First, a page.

Skip to main content

TWO: What of fairness and equality?

Considerable fears remain in many quarters that fairness and equality will elude the government and Ofqual. The current system appears to be trying to chase ‘ghosts’ that cannot be caught or assessed using current methods. A new way to assess students will be needed that gathers the attributes of students in the context of their situation. Of course, ensuring equal access to education on a level playing field would be a better way to give all of them same chance. 

There is little doubt that the Centre Assessment Grade (CAG) methodology used by Ofqual this summer was crudely designed to ensure as little grade inflation as possible. By achieving this goal, it is only logical to assume that any existing inequalities would remain in place as standards remained the same across the board. Schools and colleges with a good past record would be guaranteed to continue to maintain this position in 2020. Others with a lesser record would stay at the back as before. 

Sure enough, with ‘Student-level equalities analyses for GCSE and A level Summer 2020’, Ofqual has excelled itself with the conclusion “for GCSEs and A Levels, there is no evidence that either the calculated grades or the final grades awarded this year were systematically biased against candidates with protected characteristics or from disadvantaged backgrounds.” 

The 180 pages of the .pfd document are packed with multivariate analysis tables comparing actual results from 2018 and 2019 with the Centre assessment grade (CAG) determinations from 2020.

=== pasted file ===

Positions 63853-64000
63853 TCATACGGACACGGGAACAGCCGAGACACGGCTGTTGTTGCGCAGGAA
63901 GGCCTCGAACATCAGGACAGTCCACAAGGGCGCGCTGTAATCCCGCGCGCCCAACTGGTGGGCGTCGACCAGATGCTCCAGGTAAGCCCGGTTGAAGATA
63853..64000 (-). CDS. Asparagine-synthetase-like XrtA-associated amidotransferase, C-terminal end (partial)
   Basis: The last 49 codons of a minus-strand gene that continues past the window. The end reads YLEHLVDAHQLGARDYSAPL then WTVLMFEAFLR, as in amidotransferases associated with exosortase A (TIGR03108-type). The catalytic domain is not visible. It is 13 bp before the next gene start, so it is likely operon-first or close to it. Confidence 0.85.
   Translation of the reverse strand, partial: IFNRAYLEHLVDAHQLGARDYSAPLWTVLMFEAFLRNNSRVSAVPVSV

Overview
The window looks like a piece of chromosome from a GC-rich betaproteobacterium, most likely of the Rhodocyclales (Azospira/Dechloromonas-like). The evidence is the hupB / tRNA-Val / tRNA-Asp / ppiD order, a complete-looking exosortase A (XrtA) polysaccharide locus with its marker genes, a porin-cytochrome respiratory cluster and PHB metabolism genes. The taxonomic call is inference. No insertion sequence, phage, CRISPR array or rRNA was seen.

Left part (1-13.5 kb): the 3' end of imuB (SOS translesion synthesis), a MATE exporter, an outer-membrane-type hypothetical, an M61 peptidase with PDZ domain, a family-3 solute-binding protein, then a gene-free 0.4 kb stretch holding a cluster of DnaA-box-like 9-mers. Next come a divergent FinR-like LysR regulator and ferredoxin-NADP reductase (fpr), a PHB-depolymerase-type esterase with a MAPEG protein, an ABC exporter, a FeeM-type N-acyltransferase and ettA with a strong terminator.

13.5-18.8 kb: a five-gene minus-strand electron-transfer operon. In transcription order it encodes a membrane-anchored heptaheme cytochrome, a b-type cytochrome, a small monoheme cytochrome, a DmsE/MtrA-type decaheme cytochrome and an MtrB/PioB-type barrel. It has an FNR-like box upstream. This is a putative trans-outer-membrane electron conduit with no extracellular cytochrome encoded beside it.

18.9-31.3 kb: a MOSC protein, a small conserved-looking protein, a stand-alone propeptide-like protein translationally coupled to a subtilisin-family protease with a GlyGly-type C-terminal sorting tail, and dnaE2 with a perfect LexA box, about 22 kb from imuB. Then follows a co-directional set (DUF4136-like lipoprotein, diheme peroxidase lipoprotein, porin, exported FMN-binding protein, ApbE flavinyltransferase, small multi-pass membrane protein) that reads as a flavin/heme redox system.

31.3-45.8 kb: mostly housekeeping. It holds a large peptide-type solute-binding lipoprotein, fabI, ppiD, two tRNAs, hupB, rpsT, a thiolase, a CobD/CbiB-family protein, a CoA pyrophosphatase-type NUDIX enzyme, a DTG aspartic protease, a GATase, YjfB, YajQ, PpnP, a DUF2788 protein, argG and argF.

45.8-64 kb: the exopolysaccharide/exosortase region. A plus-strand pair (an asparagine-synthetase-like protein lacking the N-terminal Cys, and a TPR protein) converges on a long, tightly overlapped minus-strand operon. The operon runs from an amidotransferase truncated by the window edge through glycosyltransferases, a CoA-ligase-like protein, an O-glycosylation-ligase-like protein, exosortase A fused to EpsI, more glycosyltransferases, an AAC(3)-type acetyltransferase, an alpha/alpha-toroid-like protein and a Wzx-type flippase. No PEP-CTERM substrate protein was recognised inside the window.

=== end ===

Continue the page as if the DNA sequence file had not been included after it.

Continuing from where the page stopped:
The report largely reiterates the same conclusions reached in August with ‘Awarding GCSE, AS, A level, advanced extension awards and extended project qualifications in summer 2020: interim report August 2020’. It concluded “The analyses show no evidence that this year’s process of awarding grades has introduced bias”. 

Hiding a problem. 

Both reports consider the possible effect on results based on gender, ethnicity, free school meals and socioeconomic status. Socioeconomic status (SES) is categorised into low, medium, and high groups for convenience. This is a common classification system that consolidates many different measures. These are not fully defined in the report, but the assumption might be that students and their families are placed into one of these categories based on combined income, education, and occupation. The IFS has a good explanation from 2019 in ‘A comparison of commonly used socio-economic indicators’. However, an earlier report by Ofqual in August defined the three SES groups in equal proportions in a ranking based upon family income and the ‘Income deprivation affecting children index (IDACI)’ that forms part of the ‘English Indices of Deprivation 2019’ . These are usually ranked by decile in the National Pupil Database

Thus, the differential between the very top and bottom of the index is somewhat diluted due to the methodology used by Ofqual. 

One wonders if there might have been a more pronounced bias against the disadvantaged at the extreme ends of the IDACI spectrum. By division into three groups instead of ten, this effect may have been hidden. 

Two very important existing effects on fairness and equality are not considered in the report. The first is the inherent unreliability and possible inaccuracy of the examination assessments and the second is the existing inequality that standardisation using CAGs managed to maintain.